EU says U.S. stand on patent virus waiver is no 'magic bullet'
Published Saturday, May 8, 2021 8:19AM EDT Last Updated Saturday, May 8, 2021 12:18PM EDT
PORTO, PORTUGAL -- European Union leaders cranked up their criticism of the U.S. call to waive COVID-19 vaccine patents Saturday, arguing the move would yield no short-term or intermediate improvement in vaccine supplies and could even have a negative impact.
On the second day of an EU summit in Portugal, the European leaders instead urged Washington to lift export restrictions if it wants to have a global impact on the pandemic.
"We don't think, in the short term, that it's the magic bullet," European Council President Charles Michel said. French President Emmanuel Macron insisted that giving any priority now to a discussion of intellectual property rights "is a false debate."
Chancellor Angela Merkel of Germany, home to many Big Pharma companies, went the farthest of all, cautioning that relaxing patent rules could harm efforts to adapt vaccines as the coronavirus mutates.
"I see more risks than opportunities," Merkel said. "I don't believe that releasing patents is the solution to provide vaccines for more people."
Instead, the leaders joined previous EU calls for U.S. President Joe Biden to start boosting U.S. vaccine exports as a way to contain the global COVID-19 crisis, insisting that move was the most urgent need.
"I'm very clearly urging the U.S. to put an end to the ban on exports of vaccines and on components of vaccines that are preventing them being produced," Macron said.
He mentioned the German company CureVac, saying it could not produce a vaccine in Europe because the necessary components were blocked in the United States. Hundreds of components can go into a vaccine.
Merkel said she hoped that "now that large parts of the American population have been vaccinated, there will be a free exchange of (vaccine) ingredients."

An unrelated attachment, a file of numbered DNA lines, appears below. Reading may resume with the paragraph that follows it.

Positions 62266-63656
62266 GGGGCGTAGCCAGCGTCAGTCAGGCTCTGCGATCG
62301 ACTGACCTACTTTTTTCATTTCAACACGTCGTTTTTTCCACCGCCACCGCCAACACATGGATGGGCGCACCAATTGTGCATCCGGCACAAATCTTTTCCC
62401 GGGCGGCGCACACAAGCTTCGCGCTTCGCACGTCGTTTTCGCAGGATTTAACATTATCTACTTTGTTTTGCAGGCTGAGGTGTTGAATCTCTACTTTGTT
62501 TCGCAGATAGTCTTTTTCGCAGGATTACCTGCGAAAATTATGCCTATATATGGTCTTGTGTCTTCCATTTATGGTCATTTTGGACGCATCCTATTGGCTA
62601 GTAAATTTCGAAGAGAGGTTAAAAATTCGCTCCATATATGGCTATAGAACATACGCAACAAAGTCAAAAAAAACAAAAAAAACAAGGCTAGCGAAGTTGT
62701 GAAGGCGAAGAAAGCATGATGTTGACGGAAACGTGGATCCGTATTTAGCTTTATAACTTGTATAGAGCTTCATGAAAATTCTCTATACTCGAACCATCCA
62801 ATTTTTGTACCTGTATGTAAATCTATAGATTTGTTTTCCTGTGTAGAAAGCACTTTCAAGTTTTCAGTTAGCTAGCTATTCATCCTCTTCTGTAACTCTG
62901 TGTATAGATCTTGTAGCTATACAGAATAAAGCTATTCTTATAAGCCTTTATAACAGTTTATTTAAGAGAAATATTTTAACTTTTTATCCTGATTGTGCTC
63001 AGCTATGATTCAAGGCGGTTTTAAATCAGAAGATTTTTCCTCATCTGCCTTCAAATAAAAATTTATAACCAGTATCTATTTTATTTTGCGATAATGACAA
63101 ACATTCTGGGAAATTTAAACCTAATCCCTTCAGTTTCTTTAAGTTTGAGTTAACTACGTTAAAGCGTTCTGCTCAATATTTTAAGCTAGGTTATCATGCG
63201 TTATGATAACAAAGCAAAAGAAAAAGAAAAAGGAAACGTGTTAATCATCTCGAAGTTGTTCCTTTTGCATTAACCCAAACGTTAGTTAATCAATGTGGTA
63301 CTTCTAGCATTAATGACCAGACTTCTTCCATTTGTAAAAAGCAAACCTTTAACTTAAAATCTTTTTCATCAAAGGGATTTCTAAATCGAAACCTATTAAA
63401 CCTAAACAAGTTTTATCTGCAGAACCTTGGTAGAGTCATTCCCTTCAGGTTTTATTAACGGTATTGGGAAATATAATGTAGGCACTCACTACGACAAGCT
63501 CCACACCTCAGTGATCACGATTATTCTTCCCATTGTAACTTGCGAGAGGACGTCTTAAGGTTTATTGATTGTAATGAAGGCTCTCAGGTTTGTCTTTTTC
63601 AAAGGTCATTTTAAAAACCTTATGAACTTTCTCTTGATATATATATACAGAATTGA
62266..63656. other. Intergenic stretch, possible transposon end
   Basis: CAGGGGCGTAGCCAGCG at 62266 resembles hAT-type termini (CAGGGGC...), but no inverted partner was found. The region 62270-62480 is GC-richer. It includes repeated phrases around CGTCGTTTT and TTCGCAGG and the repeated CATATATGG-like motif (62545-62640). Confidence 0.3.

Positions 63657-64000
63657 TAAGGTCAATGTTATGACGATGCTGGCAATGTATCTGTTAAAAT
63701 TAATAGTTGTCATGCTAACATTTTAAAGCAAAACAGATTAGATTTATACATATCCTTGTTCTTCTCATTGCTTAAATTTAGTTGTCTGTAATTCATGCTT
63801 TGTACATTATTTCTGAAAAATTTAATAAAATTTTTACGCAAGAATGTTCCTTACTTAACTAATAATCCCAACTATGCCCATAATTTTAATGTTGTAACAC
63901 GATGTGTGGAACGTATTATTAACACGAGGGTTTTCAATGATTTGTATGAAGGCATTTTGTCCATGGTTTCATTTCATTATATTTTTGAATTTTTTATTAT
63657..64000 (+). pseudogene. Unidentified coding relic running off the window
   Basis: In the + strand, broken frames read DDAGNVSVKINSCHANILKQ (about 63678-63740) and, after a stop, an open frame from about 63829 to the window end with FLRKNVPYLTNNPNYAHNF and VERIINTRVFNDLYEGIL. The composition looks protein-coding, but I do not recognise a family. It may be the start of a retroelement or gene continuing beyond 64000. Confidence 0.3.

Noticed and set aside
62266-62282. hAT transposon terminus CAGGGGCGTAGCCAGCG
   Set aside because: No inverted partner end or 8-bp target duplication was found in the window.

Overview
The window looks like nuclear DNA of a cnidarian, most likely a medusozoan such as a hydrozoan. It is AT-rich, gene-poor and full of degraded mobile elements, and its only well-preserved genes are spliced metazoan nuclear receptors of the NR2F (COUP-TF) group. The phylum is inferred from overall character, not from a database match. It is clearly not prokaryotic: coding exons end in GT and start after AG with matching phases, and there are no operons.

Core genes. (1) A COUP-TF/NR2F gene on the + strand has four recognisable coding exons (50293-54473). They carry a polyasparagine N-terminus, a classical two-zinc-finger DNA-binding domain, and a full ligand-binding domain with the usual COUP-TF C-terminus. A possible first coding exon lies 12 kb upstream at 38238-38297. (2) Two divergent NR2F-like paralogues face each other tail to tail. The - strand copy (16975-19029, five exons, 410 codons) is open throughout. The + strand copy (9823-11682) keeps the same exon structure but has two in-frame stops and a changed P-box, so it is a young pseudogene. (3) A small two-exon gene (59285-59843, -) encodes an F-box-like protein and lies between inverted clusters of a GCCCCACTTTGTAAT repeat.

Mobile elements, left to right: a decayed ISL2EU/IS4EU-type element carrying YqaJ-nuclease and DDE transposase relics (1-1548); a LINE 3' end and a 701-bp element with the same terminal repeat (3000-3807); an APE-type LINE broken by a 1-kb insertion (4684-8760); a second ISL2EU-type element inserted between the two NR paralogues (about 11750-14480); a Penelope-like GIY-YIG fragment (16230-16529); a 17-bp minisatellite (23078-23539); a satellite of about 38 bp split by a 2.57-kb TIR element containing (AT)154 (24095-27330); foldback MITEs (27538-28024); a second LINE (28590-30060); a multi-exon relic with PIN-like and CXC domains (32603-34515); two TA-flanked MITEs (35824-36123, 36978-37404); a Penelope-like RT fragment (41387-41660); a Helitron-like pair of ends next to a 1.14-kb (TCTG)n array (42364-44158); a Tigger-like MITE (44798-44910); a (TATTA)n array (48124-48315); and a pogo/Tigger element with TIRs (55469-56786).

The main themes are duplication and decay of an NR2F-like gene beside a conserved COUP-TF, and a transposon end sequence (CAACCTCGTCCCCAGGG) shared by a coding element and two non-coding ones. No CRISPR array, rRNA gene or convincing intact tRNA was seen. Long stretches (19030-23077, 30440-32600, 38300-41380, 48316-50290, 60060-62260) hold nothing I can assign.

"Europe has always exported a large part of its European (vaccine) production to the world, and that should become the rule," the longtime German leader said.
While the U.S. has kept a tight lid on exports of American-made vaccines so it can inoculate its own population first, the EU has become the world's leading provider, allowing about as many doses to go outside the 27-nation bloc as are kept for its 446 million inhabitants.
The EU has distributed about 200 million doses within the bloc while about the same amount has been exported abroad to almost 90 countries. Former EU member Britain has acted similarly to the U.S.,
"First of all, you must open up," Macron said in addressing the United States. "First of all, the Anglo-Saxons must stop their bans on exports."
The EU is trying to regain the diplomatic initiative on vaccines after Biden put it on the back foot with his surprising endorsement of lifting patent protections on COVID-19 vaccines, seeking to solve the problem of getting shots into the arms of people in poorer countries.
Macron and other EU leaders have insisted that production capacity first must be ramped up by reconverting factories so they can quickly start producing vaccines through a transfer of technology.
"Today, there is not a factory in the world that cannot produce doses for poor countries because of a patent issue," Macron said.
Developed nations should also increase vaccine donations to poorer countries, the EU leaders say in arguing that talking about patent waivers alone won't cut it.
"We are willing to go into that discussion, but then we need a real 360-degree view on it," European Commission President Ursula von der Leyen said.
Casert reported from Brussels. Sylvie Corbet in Paris and Frank Jordans in Berlin contributed.